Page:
[newly discovered letter (this and next three)]

April 7, 1919 to Mother.

We’ve had a week of fine spring weather and everybody is feeling much better after the rotten weather all through March. The trees are coming out fast and in a week or two more [?] Paris will have arrived at it’s most beautiful time of year—May and June here make one forget the rotten weather of the winter.

Nothing of particular interest with me except I am afraid our mess is going to break up and I’ll have to go back to hotel life for which don’t care at all. Our rent is now just 80 per cent higher than when we took the apartment and with the added cost of living it’s difficult to get new officers to fill new vacancies because the tenure of most of us on any job over here now is more or less uncertain and a man doesn’t like to tie himself up with the responsibilities of an apartment. However, we may decide to give up one of our two apartments and keep going in the other one with only half the number.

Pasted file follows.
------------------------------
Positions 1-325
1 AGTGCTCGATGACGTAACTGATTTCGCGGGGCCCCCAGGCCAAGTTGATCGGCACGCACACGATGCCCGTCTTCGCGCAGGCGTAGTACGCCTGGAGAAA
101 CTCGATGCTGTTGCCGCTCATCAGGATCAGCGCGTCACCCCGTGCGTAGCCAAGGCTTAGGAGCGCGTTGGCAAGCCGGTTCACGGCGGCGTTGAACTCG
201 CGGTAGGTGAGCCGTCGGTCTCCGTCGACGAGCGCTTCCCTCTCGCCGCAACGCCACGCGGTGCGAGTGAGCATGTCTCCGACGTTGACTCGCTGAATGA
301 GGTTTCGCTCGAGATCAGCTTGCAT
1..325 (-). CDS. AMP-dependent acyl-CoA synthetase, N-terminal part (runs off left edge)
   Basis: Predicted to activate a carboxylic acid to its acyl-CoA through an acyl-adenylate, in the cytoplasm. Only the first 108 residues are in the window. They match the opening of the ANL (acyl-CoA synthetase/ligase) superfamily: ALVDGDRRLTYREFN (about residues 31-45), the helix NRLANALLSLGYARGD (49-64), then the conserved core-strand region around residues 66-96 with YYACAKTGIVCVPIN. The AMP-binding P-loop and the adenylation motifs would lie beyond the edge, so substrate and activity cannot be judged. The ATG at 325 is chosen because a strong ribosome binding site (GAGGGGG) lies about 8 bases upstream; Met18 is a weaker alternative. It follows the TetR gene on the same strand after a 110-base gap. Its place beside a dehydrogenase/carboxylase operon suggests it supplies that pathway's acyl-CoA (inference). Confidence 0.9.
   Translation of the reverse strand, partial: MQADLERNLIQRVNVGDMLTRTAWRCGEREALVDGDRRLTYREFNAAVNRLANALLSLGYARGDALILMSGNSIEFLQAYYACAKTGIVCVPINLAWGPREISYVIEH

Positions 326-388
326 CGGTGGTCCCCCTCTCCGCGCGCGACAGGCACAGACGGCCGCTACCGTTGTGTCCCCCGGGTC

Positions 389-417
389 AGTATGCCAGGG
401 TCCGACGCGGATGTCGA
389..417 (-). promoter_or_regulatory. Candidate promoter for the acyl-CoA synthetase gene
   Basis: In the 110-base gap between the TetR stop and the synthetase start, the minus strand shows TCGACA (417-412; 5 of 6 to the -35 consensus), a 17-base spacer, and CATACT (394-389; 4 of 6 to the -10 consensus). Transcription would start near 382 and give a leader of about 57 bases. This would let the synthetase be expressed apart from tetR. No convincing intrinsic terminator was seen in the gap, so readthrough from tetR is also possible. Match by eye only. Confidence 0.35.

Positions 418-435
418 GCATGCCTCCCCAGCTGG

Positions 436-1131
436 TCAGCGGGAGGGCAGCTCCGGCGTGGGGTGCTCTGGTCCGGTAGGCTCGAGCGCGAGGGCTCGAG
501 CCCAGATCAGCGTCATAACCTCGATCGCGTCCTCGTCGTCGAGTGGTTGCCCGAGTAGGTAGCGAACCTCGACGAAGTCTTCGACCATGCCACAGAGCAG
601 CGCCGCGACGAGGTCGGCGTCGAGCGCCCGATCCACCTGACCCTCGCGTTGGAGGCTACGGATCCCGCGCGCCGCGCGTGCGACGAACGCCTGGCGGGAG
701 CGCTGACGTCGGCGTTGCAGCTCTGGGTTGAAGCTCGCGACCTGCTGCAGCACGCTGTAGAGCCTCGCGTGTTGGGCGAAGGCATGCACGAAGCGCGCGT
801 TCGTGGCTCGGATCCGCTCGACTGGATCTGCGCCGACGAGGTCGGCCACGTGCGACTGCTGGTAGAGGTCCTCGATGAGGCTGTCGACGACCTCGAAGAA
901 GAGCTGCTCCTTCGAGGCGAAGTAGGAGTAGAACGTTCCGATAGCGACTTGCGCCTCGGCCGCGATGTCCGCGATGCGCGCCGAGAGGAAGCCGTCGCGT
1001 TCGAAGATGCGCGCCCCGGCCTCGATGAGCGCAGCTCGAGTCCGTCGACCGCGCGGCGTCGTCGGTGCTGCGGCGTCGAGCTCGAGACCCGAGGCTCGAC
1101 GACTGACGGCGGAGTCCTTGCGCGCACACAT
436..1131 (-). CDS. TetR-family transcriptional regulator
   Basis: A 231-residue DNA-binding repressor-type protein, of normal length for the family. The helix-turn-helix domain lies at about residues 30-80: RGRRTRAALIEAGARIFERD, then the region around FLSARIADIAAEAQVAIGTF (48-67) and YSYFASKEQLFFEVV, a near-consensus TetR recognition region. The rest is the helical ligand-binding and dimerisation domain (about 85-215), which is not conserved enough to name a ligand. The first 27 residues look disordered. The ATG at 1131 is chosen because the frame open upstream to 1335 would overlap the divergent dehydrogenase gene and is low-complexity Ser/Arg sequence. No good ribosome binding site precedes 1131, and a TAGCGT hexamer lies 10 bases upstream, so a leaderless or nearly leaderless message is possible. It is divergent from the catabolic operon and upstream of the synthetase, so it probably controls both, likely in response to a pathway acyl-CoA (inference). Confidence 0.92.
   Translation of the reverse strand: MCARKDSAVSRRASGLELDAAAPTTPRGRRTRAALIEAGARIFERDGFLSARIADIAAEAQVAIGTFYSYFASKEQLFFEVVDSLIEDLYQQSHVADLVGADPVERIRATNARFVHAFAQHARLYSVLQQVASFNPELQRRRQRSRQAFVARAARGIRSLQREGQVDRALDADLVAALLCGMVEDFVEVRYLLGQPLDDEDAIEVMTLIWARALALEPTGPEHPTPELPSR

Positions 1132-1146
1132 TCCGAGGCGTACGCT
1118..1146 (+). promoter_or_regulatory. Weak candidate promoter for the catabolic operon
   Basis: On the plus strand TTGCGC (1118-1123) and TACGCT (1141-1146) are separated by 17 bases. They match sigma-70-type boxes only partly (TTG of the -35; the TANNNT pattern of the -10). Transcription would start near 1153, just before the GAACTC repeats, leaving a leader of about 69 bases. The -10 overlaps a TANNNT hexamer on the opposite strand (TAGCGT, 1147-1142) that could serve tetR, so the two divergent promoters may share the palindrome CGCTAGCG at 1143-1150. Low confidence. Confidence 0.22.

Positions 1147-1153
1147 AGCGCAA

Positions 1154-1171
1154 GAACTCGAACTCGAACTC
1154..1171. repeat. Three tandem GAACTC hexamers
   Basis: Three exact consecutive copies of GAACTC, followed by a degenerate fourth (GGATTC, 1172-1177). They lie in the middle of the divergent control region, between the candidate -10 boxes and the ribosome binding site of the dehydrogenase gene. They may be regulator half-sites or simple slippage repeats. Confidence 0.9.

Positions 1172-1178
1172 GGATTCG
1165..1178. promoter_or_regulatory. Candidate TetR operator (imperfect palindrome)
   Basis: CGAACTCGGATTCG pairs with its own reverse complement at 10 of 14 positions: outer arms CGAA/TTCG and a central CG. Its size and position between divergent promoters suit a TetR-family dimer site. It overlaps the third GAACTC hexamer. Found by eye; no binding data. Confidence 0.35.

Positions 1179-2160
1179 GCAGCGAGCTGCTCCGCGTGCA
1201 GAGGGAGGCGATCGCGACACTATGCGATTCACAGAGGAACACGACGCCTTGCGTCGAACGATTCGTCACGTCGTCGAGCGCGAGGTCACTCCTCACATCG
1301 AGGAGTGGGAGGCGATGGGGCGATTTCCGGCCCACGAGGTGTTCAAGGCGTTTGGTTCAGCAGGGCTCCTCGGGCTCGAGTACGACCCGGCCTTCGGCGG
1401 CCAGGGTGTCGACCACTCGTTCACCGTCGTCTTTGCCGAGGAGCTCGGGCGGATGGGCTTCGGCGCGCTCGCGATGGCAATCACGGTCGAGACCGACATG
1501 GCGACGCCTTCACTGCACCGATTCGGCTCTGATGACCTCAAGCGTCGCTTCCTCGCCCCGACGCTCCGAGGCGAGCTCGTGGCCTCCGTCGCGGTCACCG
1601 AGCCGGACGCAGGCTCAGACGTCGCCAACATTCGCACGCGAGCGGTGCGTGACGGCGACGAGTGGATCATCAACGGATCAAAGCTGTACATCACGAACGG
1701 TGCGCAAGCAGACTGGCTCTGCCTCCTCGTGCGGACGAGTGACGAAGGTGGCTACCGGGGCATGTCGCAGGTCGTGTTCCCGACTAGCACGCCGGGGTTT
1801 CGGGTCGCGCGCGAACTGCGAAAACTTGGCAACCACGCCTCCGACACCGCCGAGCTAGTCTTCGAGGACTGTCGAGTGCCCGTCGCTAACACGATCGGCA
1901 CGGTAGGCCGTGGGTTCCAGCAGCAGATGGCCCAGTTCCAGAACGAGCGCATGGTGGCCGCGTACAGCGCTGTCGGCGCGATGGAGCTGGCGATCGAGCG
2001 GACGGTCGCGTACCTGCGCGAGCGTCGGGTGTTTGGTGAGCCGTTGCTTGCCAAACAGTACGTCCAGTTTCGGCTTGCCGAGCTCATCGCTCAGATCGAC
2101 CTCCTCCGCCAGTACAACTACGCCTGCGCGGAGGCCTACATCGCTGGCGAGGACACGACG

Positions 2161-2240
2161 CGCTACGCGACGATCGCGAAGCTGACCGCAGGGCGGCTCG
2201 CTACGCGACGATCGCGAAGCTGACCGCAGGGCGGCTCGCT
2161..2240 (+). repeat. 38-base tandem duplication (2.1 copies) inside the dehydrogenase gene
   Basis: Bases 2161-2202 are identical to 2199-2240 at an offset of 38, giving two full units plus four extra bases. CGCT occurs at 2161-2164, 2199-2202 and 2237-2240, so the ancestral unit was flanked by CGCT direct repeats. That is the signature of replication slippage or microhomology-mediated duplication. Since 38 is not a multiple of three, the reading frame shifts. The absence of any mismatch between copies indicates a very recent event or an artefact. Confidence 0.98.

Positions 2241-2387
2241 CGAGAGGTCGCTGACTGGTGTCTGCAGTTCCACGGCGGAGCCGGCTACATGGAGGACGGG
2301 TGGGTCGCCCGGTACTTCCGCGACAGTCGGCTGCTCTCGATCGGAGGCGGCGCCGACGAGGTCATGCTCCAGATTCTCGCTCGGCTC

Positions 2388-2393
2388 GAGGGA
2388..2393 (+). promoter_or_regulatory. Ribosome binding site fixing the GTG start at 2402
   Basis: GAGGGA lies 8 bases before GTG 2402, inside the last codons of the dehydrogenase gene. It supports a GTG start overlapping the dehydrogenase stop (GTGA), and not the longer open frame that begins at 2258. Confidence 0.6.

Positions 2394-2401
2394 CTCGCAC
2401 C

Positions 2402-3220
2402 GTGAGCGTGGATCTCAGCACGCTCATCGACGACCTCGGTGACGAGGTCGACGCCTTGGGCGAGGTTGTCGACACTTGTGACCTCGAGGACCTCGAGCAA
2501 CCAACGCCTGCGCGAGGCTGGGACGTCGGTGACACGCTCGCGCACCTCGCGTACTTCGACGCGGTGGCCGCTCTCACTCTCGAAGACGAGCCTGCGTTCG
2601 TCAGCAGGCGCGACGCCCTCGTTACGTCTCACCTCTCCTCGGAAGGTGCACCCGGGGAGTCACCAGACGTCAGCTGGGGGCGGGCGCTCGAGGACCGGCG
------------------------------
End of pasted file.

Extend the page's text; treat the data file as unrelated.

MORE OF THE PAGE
Now that the weather is getting fine expect in the next week or two to take an auto trip up to the Belgian border and [covering/camaing?] Soissons and some of the other parts of the old front which I haven’t seen. My office has some [few???] claims and requisitions up that way to clear up and have been waiting a little until the weather should be decent enough to go.

See from the morning paper that the House Committee on Military Affairs is coming over on an investigation trip so guess I’ll see Sam Nicholls among them.

Haven’t heard anything more of Gov. Manning so guess he hasn’t yet reached Paris.

Hope you are all well

Love to all,

Carl

[on the back in his mother’s hand]  Think you had seen this letter but Bell had not. Mother.

[full transcription underway]

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